The pot should be wide enough to sit comfortably with your fern. Moreover, without its roots being close to the drainage holes. However, not provide a lot of spare room that could accumulate “root rot.”
For proper Boston fern houseplant care, humidity plays a vital role. With additional humidity, Boston Ferns thrive, especially in the winter. Mist the fern every day or put it in a light-filled bathroom or kitchen where the air is usually wetter.
You should also position the plant on a water-filled tray of pebbles to guarantee that the water level doesn’t hit the container’s bottom. When it evaporates, the water can produce moisture. Moreover, If you keep your Boston fern indoors, you must be vigilant to ensure that it has ample moisture.
If the humidity is not high enough, Boston fern leaves can turn yellow. If the fronds of your Boston fern turn yellow, be sure to increase the moisture around the vine.
Avoid dry soil
One of the number one causes of Boston ferns dying is dry soil. Check the earth daily, and if the ground feels dry, give it some water. Since Boston ferns prefer to be grown in high-peat moss potting mixtures, ensure that the peat moss is thoroughly hydrated. It is a smart practice to soak the Boston fern pot once a month or so too. However, After this, make careful to let it drain thoroughly.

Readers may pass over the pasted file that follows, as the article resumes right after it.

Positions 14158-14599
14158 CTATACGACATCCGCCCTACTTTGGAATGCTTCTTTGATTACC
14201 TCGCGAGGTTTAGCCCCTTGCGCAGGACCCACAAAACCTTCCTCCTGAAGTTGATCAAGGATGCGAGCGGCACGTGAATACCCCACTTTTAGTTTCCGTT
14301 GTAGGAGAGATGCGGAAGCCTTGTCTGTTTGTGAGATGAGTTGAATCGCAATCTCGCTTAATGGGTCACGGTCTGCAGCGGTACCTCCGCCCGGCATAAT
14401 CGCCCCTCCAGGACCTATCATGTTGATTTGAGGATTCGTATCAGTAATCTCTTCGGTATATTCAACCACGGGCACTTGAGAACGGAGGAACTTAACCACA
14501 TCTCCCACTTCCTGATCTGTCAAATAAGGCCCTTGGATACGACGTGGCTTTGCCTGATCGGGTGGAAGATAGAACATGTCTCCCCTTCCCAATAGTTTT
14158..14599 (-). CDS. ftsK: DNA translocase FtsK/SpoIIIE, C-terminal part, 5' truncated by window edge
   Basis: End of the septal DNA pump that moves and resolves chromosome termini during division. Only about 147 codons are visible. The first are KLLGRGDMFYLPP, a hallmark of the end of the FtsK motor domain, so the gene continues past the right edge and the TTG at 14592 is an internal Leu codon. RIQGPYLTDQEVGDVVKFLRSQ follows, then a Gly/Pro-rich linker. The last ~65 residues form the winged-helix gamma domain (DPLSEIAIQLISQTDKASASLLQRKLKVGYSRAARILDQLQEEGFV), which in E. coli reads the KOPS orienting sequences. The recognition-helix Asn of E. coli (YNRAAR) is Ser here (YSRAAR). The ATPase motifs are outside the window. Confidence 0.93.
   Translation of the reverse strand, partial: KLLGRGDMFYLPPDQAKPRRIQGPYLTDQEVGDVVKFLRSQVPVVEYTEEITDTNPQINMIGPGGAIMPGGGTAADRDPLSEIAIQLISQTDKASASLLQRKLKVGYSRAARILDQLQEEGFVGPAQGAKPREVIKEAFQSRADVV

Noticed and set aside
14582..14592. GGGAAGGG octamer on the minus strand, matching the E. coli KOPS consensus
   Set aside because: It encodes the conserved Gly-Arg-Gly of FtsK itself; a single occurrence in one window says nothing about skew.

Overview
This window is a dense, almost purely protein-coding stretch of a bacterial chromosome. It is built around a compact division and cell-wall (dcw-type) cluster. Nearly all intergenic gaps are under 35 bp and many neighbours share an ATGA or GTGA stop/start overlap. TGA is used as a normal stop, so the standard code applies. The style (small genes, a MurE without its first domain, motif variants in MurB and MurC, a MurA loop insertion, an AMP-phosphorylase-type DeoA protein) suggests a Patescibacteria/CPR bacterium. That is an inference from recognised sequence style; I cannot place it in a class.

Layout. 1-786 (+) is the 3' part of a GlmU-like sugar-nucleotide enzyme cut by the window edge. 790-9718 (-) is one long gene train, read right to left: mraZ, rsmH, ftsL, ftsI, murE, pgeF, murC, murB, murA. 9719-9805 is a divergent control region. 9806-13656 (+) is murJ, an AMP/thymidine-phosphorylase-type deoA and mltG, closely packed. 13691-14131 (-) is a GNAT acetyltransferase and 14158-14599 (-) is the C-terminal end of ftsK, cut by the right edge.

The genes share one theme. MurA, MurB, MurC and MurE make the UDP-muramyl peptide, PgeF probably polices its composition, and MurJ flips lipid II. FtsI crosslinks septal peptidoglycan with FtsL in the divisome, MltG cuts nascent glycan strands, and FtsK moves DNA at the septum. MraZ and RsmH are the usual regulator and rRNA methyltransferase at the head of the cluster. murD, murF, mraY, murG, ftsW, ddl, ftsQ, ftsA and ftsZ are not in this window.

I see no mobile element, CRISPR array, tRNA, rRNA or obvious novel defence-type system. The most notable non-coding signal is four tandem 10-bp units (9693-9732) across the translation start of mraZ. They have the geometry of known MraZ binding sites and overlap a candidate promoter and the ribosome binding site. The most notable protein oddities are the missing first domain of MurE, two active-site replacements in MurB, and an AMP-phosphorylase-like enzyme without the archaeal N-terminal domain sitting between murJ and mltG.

Boston fern houseplant care demands proper sunlight. When receiving indirect, filtered sunshine, Boston ferns perform best. Place them anywhere if they’re outside, where they’ll get sunlight by tree branches or holes in a porch roof. Moreover, Place them by a window if they are indoors. You don’t want to be in the shadows of your ferns, but you don’t want them to be in full sunshine.
Every couple of months, feed your ferns. Boston ferns do not need much, but it is beneficial to provide them every two months or so during the year. Purchase houseplant food at the nearest hardware store for gardening. Please read the package directions, and dilute it so that your fern is half as solid. You can skip these feedings throughout the winter months.
Protection from insects
Fortunately, usually, Boston ferns are not a target for insects, although they sometimes host bugs. Do not use something on your fern that’s too rough. Spray it and observe it with a gentle insecticide. Hopefully, this is what you need to treat every future insect on the Boston fern.
What are the benefits of the Boston Fern Houseplant?
Boston ferns, older than all the flower-bearing trees, are the oldest species on the planet. These plants encourage aesthetics and are also useful in eliminating from the atmosphere many toxic air pollutants. Boston ferns mostly help extract formaldehyde from the air to provide moisture, making the air cleaner and fresher.
Today, the trend of planting Boston fern is growing because of its elegance. Moreover, also because of its ability to purify indoors, giving our house a calming effect.